Officials also said the two trigger-splintering incidents were “not the result of a design flaw or ongoing manufacturing problem.”
Those were the only two pistols out of an estimated 10,000 purchased that have exhibited that issue.
In its report, the DOT&E recommended either redesigning the slide catch lever on the pistol or changing operator training to avoid the stoppage. More than half of the stoppages caused by shooters engaging the slide catch lever happened among eight of 132 shooters who were using the “high pistol grip.”
PEO-Soldier officials said that the Army will correct the “anomaly” by modifying marksmanship training.
David Bahde, a retired SWAT lieutenant and firearms subject matter expert who has testified in federal court proceedings on firearms issues, provided some context on the scale of the reported problems.
“To my knowledge, no small arm fielded by the military has passed from the testing to the issuing phase without issues,” Bahde said.
Bahde, who reviewed the four-page DOT&E report, also qualified his responses by saying that to best understand the issues listed, he would have to view the tests in person or through video recordings.
Military testing standards far exceed civilian wear and tear and are costly, he said. For that reason, there are not a lot of industry testing comparisons.
The double ejection issue is often a magazine issue, Bahde said. Higher stoppages with the ball ammunition might simply require a change in the recoil spring rate for the slide to fully operate, he added.
The team’s analysis identified “a number of modifications expected to enhance” the handgun’s performance, Dawson wrote.
The currently fielded pistols meet all requirements for overseas operations, she said.
But once the changes are approved through the Army’s testing process, they will be added to the production of new pistols, and the Army will retrofit any fielded pistols later.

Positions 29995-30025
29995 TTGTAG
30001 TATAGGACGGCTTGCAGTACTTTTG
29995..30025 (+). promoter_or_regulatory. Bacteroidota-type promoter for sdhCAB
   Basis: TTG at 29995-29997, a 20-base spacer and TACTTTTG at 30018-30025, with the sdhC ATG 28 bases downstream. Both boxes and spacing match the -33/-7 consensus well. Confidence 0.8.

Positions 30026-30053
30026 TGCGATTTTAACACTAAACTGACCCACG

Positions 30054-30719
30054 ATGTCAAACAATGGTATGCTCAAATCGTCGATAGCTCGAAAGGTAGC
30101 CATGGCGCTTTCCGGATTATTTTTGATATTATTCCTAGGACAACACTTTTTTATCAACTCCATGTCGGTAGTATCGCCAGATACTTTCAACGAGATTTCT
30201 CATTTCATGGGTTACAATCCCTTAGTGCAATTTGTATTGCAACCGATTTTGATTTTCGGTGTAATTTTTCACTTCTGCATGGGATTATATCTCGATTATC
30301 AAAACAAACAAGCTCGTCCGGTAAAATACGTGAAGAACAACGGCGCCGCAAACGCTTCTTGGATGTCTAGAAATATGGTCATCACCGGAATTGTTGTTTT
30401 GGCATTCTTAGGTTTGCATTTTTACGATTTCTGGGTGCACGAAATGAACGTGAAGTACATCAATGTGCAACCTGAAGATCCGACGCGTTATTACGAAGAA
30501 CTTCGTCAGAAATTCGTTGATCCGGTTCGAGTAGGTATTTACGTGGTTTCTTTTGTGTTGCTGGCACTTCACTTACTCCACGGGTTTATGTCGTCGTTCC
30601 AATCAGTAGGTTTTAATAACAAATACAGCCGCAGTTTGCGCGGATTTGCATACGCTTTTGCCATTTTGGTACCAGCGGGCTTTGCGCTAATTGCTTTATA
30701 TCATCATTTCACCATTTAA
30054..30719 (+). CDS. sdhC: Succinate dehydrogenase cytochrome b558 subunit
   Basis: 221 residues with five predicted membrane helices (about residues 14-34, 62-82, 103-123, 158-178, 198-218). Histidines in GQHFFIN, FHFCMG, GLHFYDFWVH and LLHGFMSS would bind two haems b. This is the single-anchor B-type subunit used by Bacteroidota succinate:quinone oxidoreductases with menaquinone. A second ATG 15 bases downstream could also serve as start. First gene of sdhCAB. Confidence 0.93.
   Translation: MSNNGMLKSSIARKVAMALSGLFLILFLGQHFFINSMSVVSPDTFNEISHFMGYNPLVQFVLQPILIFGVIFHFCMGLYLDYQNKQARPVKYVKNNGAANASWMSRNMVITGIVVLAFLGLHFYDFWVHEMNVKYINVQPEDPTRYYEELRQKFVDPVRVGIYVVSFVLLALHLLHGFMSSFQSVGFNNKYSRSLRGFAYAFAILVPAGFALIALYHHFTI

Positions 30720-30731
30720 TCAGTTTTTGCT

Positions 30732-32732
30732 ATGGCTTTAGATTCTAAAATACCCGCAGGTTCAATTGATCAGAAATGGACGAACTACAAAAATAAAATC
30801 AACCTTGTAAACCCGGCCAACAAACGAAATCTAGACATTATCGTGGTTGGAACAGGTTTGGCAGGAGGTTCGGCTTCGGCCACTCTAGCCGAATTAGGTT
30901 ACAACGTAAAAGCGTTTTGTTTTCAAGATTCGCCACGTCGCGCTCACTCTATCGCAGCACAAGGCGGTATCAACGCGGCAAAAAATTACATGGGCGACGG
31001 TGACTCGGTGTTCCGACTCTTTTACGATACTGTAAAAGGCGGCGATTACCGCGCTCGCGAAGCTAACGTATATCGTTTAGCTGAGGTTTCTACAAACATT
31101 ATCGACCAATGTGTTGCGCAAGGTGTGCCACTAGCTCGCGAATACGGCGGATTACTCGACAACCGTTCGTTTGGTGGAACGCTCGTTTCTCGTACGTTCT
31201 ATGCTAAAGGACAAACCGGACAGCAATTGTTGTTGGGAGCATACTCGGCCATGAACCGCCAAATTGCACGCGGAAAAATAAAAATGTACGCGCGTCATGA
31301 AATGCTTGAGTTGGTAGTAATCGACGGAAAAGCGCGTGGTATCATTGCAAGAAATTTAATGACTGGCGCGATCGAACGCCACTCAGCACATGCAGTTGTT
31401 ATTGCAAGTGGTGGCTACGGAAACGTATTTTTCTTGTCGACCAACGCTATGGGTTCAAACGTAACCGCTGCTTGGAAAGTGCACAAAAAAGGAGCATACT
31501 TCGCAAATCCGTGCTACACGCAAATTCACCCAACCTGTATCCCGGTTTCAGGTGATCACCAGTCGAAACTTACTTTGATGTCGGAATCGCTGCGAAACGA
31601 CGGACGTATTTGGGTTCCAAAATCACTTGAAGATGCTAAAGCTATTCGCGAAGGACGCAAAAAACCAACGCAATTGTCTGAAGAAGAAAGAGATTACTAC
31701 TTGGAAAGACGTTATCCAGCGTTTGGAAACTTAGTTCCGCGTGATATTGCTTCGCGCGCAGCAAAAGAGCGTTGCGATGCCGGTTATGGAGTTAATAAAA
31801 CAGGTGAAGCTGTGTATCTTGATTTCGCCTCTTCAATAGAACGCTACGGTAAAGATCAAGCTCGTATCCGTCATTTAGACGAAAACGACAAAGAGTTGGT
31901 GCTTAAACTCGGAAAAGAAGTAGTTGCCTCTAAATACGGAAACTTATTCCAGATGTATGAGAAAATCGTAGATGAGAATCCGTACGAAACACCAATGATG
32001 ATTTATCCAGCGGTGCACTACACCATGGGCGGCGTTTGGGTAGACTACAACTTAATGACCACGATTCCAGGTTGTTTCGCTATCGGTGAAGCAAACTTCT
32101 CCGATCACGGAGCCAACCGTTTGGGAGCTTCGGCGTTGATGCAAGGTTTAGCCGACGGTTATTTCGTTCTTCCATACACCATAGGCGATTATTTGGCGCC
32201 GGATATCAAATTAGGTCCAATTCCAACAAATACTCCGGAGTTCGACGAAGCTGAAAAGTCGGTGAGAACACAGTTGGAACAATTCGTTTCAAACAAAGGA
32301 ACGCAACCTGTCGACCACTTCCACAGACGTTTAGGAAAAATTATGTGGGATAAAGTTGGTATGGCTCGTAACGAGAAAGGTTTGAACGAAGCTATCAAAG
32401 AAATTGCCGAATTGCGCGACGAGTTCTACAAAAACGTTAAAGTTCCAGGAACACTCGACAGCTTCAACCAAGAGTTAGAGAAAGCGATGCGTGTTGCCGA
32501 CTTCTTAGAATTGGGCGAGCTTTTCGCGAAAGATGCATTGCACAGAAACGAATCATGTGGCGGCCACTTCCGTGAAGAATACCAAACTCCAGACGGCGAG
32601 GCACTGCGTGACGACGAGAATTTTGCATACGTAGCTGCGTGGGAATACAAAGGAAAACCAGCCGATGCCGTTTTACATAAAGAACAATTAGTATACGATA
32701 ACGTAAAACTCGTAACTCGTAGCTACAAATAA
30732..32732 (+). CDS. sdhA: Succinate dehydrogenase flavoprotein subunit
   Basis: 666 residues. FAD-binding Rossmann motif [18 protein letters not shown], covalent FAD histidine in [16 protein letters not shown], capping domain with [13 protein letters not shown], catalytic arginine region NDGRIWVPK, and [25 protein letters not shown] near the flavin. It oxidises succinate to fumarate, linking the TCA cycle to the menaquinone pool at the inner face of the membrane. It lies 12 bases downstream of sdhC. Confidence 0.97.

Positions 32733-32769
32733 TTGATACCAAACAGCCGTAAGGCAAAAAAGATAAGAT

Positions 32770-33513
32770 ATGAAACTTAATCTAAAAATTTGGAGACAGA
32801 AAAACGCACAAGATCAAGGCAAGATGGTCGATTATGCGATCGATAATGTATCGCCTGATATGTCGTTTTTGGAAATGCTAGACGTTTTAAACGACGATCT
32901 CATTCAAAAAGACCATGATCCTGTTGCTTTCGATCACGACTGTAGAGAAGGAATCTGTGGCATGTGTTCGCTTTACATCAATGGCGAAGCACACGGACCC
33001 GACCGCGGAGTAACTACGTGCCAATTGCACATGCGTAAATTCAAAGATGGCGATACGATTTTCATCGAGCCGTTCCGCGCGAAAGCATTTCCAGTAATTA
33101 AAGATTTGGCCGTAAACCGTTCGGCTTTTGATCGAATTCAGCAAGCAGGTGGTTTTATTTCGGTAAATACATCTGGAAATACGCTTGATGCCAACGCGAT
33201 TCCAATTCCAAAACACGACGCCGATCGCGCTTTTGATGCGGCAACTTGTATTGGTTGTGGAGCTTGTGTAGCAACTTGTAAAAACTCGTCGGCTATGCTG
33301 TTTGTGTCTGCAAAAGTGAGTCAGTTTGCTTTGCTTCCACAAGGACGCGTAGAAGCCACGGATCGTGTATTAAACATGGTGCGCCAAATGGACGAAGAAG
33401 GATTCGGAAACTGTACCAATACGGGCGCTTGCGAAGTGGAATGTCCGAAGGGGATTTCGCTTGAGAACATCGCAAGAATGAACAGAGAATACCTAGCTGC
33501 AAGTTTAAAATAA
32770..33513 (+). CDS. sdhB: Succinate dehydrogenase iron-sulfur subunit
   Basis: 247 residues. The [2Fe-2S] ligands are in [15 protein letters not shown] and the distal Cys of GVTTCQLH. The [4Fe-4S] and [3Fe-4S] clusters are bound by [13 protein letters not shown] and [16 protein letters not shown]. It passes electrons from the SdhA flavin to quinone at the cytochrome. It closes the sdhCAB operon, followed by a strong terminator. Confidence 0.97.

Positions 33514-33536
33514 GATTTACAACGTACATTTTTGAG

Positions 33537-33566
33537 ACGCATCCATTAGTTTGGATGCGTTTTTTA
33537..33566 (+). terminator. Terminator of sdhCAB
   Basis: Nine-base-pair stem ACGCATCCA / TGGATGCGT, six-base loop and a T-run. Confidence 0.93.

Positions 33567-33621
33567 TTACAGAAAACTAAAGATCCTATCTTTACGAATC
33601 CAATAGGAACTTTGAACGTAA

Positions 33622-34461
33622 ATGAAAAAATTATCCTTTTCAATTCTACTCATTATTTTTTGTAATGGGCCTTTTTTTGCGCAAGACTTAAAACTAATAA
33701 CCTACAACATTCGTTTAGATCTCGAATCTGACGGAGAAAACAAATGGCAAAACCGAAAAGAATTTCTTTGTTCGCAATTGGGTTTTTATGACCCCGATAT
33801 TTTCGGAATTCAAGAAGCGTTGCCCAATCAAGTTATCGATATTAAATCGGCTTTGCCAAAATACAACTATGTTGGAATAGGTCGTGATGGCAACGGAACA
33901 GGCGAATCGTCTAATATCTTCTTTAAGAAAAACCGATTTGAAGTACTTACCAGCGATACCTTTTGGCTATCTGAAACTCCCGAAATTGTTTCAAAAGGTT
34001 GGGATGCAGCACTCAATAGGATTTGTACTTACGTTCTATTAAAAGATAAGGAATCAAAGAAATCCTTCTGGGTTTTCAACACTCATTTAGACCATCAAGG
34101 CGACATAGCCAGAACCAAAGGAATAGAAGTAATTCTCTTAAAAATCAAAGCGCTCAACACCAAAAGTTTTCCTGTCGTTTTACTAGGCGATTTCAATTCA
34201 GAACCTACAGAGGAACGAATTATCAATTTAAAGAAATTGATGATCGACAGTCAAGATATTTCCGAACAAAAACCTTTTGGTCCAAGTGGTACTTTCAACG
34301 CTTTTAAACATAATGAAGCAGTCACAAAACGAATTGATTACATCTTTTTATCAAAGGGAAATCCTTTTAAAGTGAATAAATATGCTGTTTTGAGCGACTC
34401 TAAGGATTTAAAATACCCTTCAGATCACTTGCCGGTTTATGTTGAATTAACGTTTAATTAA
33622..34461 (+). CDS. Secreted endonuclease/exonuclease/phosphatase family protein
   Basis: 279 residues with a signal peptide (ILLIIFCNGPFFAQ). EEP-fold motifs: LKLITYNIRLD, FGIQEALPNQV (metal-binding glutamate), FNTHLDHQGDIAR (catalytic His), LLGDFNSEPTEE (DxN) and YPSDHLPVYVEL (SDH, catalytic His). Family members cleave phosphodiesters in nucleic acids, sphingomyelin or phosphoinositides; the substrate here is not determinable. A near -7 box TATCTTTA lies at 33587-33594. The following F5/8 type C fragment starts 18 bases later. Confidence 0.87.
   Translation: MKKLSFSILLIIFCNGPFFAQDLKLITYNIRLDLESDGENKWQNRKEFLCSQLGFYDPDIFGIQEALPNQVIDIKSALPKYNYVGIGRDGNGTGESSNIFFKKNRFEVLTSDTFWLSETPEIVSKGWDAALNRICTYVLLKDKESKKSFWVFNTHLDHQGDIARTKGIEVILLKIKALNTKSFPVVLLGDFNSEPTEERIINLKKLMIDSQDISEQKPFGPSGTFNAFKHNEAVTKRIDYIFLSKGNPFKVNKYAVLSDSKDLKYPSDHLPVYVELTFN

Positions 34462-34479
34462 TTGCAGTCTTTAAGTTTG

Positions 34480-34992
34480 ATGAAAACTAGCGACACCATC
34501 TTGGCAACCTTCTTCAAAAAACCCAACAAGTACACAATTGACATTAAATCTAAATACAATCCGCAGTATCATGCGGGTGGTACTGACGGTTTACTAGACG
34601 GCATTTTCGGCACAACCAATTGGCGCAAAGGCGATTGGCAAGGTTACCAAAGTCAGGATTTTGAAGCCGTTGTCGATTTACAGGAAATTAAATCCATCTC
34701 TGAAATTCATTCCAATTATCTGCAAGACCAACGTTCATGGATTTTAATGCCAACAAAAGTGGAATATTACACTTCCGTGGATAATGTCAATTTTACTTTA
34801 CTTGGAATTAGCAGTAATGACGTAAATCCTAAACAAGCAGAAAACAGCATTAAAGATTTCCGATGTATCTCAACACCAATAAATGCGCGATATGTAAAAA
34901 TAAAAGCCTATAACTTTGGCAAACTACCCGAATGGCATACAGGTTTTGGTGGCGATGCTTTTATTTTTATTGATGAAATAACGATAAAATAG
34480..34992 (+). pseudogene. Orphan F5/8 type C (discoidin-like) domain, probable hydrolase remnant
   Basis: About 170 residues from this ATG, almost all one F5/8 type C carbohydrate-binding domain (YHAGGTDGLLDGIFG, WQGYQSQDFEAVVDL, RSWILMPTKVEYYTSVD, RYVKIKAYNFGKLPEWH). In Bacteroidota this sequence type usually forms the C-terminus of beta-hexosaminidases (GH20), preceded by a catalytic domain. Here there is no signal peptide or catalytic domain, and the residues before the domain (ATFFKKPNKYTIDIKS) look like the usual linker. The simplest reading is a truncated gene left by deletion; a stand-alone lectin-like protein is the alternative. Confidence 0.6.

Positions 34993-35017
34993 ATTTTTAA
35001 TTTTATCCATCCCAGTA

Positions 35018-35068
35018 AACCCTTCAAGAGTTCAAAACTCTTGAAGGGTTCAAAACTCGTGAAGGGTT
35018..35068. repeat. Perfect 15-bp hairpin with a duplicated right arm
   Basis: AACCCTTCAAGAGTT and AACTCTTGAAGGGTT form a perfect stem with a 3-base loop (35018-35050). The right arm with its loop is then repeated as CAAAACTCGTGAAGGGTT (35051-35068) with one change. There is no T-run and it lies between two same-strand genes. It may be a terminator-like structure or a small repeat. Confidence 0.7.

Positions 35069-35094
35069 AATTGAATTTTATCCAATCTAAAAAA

Dawson said that one modification to resolve the double ejection issue might include “minor adjustments to the magazine and hammer ramp to consistently feed the ball ammunition into the weapon and consistently eject each spent cartridge as it is used.”
Tom Taylor, a spokesman for Sig Sauer, said most of the items highlighted in the report were from early testing periods for the handgun.
He said the company stands by the several thousand handguns shipped to date, and the many more to be ordered by the Army and other services.
During the Army Times visit to Fort Campbell, Kentucky, soldiers overwhelmingly preferred the weapon over its three-decades-old predecessor, the Beretta M9.
At least one item in the report, the drop test problems, had already been addressed publicly by the Army and Sig Sauer.
Dawson wrote that the MHS does not have a drop test deficiency, noting that Sig Sauer had corrected the issue prior to the start of testing, and the weapon passed the Army’s drop test.
Todd South has written about crime, courts, government and the military for multiple publications since 2004 and was named a 2014 Pulitzer finalist for a co-written project on witness intimidation. Todd is a Marine veteran of the Iraq War.